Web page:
CSS Focus Area


Chemical and Biological Nonproliferation and Security

Center for Strategic Security, Global Security Sciences Division
Argonne National Laboratory

(Download PDF) Argonne’s Center for Strategic Security (CSS) develops and implements practical approaches and technical solutions to address severe threats to national and global security. Such threats include foreign acquisition of weapons of mass destruction (WMD)-related dual-use materials, equipment, and technology; WMD terrorism by non-State or failed-State actors; naturally occurring infectious disease outbreaks; and supply-chain vulnerabilities, among others. CSS chemical and biological subject matter experts provide science-based, policy-literate solutions to pressing problems in the areas outlined below.

Technical Advisory Services

Members of the Chem-Bio Proliferation & Trade Analysis (PTA) team help implement and strengthen trade controls on strategic materials, equipment, and technologies that are useful in the development of chemical and biological weapons, combining technical expertise with in-depth knowledge of nonproliferation policies and international affairs to help prevent diversion of these items from peaceful uses to weapons development. The team also applies their specialized knowledge of infectious disease agents and security issues to inform the development of policies for addressing a range of biological threats. Likewise, chemical expertise resident in PTA coupled with over a decade of experience in policy support enables the team to anticipate chemical threats and suggest implementable solutions to counter them.

Related Activities

  • The PTA team supports U.S. government participation in the Australia Group (AG), a multilateral export control arrangement dedicated to preventing the spread of chemical and biological weapons through the development of control lists of dual-use items and guidelines for their responsible transfer. PTA experts are routinely called upon to provide technical assessments that prove critical to ensuring control lists keep pace with proliferation threats. They also apply their commodity expertise to analyze proliferation risk associated with exports and procurements of dual-use goods and technologies.
  • PTA experts also develop resources on strategic, dual-use commodities of chemical and biological weapons proliferation concern. They led the development of a comprehensive Australia Group Common Control List Handbook, now available on the AG website at www.australiagroup.net.
  • Chemists and biologists in PTA conduct technical studies of emerging technologies which might pose a proliferation threat in the future, providing key insights for policymakers considering trade controls on such items.
  • The PTA team uses its significant knowledge of biological threat agents to provide scientific advisory support to the Argonne Initiative on Infectious Disease Analytics (AIIDA) which seeks to understand new and emerging infectious diseases using anticipatory analytics.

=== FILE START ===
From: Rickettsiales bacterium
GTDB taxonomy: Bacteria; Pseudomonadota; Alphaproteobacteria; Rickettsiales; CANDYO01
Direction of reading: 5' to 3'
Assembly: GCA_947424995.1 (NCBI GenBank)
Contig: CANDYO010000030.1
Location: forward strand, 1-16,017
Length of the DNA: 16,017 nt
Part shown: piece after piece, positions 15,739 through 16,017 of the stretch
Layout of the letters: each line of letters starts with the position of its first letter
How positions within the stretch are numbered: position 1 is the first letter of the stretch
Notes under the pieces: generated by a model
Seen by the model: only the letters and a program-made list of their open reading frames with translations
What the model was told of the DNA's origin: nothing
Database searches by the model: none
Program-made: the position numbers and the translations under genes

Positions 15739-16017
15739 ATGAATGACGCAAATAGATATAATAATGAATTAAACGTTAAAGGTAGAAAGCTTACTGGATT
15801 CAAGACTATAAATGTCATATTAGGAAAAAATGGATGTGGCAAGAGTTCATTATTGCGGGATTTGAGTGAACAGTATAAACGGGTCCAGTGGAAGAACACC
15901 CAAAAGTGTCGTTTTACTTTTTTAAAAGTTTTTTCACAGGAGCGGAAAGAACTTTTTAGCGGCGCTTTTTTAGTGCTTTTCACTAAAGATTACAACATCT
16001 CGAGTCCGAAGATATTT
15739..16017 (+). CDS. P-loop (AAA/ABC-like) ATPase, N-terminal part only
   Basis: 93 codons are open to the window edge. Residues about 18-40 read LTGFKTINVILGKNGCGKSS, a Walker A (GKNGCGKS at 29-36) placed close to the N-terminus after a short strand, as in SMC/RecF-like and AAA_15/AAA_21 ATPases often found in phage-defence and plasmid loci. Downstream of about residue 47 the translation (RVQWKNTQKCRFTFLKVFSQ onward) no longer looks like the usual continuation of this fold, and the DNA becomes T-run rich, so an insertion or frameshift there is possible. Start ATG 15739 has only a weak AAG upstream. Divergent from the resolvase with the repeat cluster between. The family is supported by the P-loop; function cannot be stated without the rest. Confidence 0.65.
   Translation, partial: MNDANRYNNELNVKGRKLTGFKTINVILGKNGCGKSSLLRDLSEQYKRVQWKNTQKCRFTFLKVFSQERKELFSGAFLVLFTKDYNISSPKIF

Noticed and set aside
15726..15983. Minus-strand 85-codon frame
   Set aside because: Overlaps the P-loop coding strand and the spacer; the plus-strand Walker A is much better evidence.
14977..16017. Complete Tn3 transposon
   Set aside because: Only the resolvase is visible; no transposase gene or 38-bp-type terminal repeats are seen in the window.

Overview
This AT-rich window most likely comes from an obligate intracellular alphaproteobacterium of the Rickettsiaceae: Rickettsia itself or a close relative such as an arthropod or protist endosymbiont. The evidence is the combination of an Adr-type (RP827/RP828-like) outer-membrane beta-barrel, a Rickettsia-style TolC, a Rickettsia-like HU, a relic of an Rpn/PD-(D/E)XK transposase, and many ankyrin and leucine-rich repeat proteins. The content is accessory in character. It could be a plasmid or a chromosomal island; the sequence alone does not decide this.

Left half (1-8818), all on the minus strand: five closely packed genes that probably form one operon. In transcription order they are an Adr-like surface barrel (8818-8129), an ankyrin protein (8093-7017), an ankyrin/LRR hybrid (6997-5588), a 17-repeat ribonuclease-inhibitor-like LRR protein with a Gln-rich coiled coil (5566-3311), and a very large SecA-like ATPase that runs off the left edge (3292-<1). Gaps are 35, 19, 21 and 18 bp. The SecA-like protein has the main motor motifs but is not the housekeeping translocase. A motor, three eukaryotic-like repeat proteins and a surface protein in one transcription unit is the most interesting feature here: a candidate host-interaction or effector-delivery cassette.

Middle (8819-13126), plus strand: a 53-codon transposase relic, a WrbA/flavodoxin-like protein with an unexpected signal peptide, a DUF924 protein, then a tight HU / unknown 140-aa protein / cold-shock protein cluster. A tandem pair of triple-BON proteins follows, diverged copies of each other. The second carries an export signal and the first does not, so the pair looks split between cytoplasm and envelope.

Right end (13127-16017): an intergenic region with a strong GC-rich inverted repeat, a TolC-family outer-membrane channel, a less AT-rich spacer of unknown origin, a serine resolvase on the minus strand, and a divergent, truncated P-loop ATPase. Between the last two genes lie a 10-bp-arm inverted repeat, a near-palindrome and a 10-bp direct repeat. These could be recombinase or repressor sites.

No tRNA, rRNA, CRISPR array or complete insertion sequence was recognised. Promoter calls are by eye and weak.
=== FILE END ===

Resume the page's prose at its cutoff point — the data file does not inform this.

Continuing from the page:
• PTA team members additionally contribute their expertise in commodity and proliferation risk analysis to the activities of CSS’ Engagement and Capacity Building team, serving as instructors and curriculum developers for workshops designed to strengthen the ability of government officials to implement their national strategic trade control regulations and the ability of scientists to comply with biosecurity regulations.

Technology and Methods Development

Members of the Technology and Methods Development (TMD) team develop science- and engineering-based solutions to address critical needs in combatting chemical and biological threats. Current areas of focus include forensic analysis of biological materials and analysis of biological security threats.

Related Activities

  • Enhanced Molecular Attribution through Proteomic Signatures (EMAPS) technology developed by the TMD team provides the ability to determine forensic details of a pathogen’s origin. While the initial distinction between, for example, naturally occurring anthrax and intentionally produced anthrax can usually be achieved by traditional genomic (DNA) methods, EMAPS technology uses proteomic signatures (proteins expressed by the pathogen) to provide the forensic analyst with significantly more information about a pathogen under study. The results obtained can identify the technical expertise and laboratory resources available to the perpetrator, including the specific growth media and protocols.
  • TMD and PTA teams work closely with decision analytics scientists in Argonne’s Risk and Infrastructure Science Center (RISC) developing standardized analytical tools for assessing security risks of chemical and biological threats. This combines the PTA and TMD teams’ extensive knowledge of strategic materials, equipment, technologies, and other information of proliferation concern with decision analytics methodologies.

Nonproliferation Handbooks Volumes I and II

Handbook Volumes I and II, which garnered high praise from the AG Chair and Heads of Delegation to the 2014 Plenary.

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Biochip based on EMAPS technologyBiochip based on EMAPS technology